Upon the startling discovery that I actually have a reader, I pledge to post a little more consistently. You can expect posts about once a week, on Friday or Saturday. At least that's the plan!
Here we go.
Sometimes a Bible verse or passage seems to practically leap off the page and attach itself to my brain (or my heart, maybe; I can't decide which). In the old days, they may have said something to the effect of one's "bowels being moved with compassion," but in our times, "bowel movement" has come to mean something entirely different. In today's culture, what used to be represented by the bowels has come to be referred to as the heart, but that's a little too weak and emotional for my meaning, whereas the brain has come to mean (in many church circles) something cold and clinical, lacking passion. What I mean is something between the heart and the brain, taking the best parts of both and maintaining a balance that is proper and good. At least that's what I think I mean. All of that to say this: Sometimes a Bible verse or passage becomes important to me, in a way that nails together my theology, and—more importantly—anchors my faith more upon God and His Word.
This is such a passage.
And the Lord said, "Simon, Simon! Indeed, Satan has asked for you, that he may sift you as wheat. But I have prayed for you, that your faith should not fail; and when you have returned to Me, strengthen your brethren" (Luke 22:31-32 NKJV).
The setting is this: Jesus is in the upper room with His disciples, having just finished the Passover meal. He has just instituted the Lord's Supper, which we now know as the Eucharist or Holy Communion. Some of the disciples are now arguing over who's going to be the greatest. Then the Lord drops this bombshell on Simon Peter: "Satan has asked for you, that he may sift you as wheat." Then Peter says, all bluster and wind, "Lord, I am ready to go with You, both to prison and to death," to which Jesus replies His famous words, "I tell you, Peter, the rooster shall not crow this day before you will deny three times that you know Me."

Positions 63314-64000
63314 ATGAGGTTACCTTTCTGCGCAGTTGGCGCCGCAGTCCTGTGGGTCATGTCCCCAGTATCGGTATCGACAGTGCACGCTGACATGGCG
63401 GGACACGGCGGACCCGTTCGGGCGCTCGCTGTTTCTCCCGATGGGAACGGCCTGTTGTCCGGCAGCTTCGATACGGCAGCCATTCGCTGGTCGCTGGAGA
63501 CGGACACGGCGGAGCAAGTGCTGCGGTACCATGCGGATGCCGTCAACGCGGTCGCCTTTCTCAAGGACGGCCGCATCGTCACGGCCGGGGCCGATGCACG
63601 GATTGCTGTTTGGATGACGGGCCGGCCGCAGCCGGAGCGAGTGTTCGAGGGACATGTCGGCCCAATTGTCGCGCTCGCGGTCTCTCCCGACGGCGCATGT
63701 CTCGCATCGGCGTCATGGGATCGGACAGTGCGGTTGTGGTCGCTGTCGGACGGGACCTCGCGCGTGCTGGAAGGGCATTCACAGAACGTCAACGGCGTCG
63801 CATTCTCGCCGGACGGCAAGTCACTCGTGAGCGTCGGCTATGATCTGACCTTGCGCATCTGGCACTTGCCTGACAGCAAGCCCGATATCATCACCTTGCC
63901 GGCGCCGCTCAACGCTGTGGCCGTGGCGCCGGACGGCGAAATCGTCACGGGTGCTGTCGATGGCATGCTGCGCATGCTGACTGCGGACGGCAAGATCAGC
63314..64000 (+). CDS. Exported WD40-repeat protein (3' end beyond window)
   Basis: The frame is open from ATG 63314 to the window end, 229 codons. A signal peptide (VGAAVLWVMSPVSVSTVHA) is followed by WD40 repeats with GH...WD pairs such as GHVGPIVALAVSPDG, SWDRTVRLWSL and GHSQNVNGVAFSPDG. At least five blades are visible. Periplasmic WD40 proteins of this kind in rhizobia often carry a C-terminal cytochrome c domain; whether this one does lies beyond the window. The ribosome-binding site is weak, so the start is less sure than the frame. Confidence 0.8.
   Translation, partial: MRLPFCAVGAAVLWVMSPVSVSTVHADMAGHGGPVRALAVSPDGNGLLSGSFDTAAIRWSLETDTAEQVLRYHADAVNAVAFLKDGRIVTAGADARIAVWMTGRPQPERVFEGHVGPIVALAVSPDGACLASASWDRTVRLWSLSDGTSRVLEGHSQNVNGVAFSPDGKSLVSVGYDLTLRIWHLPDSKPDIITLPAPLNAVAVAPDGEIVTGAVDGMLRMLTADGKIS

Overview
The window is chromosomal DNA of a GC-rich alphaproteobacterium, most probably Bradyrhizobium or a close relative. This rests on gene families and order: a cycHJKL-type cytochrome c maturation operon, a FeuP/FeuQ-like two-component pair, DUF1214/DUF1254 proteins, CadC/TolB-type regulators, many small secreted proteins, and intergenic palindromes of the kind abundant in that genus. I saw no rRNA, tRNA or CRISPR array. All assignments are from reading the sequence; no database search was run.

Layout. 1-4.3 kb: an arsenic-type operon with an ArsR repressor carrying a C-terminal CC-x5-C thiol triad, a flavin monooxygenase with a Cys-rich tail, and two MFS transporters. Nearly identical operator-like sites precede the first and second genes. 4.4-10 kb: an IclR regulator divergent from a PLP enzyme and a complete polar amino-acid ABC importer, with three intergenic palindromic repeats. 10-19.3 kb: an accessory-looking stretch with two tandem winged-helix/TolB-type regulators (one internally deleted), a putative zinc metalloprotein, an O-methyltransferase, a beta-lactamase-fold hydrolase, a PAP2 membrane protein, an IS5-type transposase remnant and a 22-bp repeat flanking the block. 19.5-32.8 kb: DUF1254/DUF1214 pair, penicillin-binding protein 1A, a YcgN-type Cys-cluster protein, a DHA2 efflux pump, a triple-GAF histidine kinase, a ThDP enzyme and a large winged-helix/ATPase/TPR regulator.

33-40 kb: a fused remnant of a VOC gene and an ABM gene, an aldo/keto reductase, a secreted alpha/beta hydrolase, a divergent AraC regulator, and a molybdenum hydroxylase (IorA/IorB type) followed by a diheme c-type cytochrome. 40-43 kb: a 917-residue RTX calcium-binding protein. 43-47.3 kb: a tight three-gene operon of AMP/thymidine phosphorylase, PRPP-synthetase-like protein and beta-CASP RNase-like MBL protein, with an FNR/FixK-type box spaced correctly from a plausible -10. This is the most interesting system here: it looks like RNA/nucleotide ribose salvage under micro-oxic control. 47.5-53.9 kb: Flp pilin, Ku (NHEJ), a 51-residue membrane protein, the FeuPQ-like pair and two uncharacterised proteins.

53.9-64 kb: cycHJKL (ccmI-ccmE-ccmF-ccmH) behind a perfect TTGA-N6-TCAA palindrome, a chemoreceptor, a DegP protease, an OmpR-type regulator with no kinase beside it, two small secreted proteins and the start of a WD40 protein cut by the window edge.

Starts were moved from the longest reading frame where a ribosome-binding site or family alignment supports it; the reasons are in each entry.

There are two things I take away from this passage that are very precious to me: First of all, that Satan has to ask permission before he can do anything to one of God's chosen. It's like the throne room scene in the book of Job all over again. Satan can accuse, but he can't touch—not without God's permission. There is no attack or temptation that can touch us without the direct knowledge and consent of our Father in Heaven.
Secondly, regarding what is sometimes called "the perseverance of the saints," Jesus tells Simon Peter, "I have prayed for you, that your faith should not fail; and when you have returned to Me, strengthen your brethren." Notice that Jesus does not say "if you return to me"—He says "when you return to Me." There isn't any "if!" The prayer of Jesus does not return to Him unanswered. If Jesus prays for you, you're in a good place.
Therefore He is also able to save to the uttermost those who come to God through Him, since He always lives to make intercession for them (Hebrews 7:25 NKJV).
Apparently, Jesus continues to pray for His chosen ones—He always lives to make intercession for them. Hopefully, that number includes you and me, who have put our trust in Him, who have come to God through Him … and He is able to save us to the uttermost.